NEW YORK (Reuters) - The mouse walked, the mouse stopped; the mouse ignored a bowl of food, then scampered back and gobbled it up, and it was all controlled by neuroscientists, researchers reported on Thursday.
The study, describing a way to manipulate a lab animal’s brain circuitry accurately enough to turn behaviors both on and off, is the first to be published under President Barack Obama’s 2013 BRAIN Initiative, which aims to advance neuroscience and develop therapies for brain disorders.
The point of the remote-control mouse is not to create an army of robo-rodents. Instead, neuroscientists hope to perfect a technique for identifying brain wiring underlying any behavior, and control that behavior by activating and deactivating neurons.
If scientists are able do that for the circuitry involved in psychiatric or neurological disorders, it may lead to therapies. That approach reflects a shift away from linking such illnesses to “chemical imbalances” in the brain, instead tracing them to miswiring and misfiring in neuronal circuits.
“This tool sharpens the cutting edge of research aimed at improving our understanding of brain circuit disorders, such as schizophrenia and addictive behaviors,” said Dr. Francis Collins, director of the National Institutes of Health, which funded the $1 million study.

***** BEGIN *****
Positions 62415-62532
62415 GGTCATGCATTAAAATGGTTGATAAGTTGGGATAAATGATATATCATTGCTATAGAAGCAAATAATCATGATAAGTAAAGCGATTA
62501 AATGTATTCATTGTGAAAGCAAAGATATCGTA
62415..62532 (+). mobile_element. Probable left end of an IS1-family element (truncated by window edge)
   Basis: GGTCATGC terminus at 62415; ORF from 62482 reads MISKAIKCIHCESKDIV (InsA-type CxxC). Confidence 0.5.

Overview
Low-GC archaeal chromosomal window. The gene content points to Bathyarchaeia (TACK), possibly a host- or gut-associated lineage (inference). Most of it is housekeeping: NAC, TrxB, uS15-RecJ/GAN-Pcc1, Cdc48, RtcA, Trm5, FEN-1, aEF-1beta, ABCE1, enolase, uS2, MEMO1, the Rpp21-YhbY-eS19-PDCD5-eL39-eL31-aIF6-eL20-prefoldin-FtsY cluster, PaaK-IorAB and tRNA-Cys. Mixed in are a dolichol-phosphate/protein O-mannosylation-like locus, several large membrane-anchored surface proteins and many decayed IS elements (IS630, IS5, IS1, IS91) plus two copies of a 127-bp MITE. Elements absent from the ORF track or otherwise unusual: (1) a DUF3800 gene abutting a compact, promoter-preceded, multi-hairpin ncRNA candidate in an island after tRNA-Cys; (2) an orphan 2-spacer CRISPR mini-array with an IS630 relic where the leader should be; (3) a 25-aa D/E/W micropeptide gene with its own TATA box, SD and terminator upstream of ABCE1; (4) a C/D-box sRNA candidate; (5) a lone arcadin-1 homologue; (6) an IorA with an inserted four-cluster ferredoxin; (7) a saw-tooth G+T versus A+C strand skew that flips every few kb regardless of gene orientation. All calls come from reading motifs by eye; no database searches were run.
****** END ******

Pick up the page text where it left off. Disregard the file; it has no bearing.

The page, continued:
The technique used to control neurons is called DREADDs (designer receptors exclusively activated by designer drugs).
Brain neurons are genetically engineered to produce a custom-made - “designer” - receptor. When the receptor gathers in a manmade molecule that fits like a key in a lock, the neuron is activated.
Because the receptor does not respond to other molecules, including natural ones in the brain, the only way to activate the neurons is via the manmade one. DREADDs allow scientists to manipulate neurons without implanting anything in the brain.
DREADDs, invented about a decade ago, had been used to turn neurons on or off, but not both. DREADDs 2.0 are the first to do that, scientists led by Bryan Roth of the University of North Carolina reported in Neuron.
Targeting hunger-promoting neurons, the scientists made mice ignore food bowls or dive into them. Targeting movement neurons, they made mice scamper or stop.
In a competing remote-control technique called optogenetics, engineered neurons are activated upon receiving a pulse of light. That turns them on and off more quickly than with DREADDs, but the hardware required for delivering light to a spot in the brain is invasive and cumbersome.
Reporting by Sharon Begley; editing by Gunna Dickson
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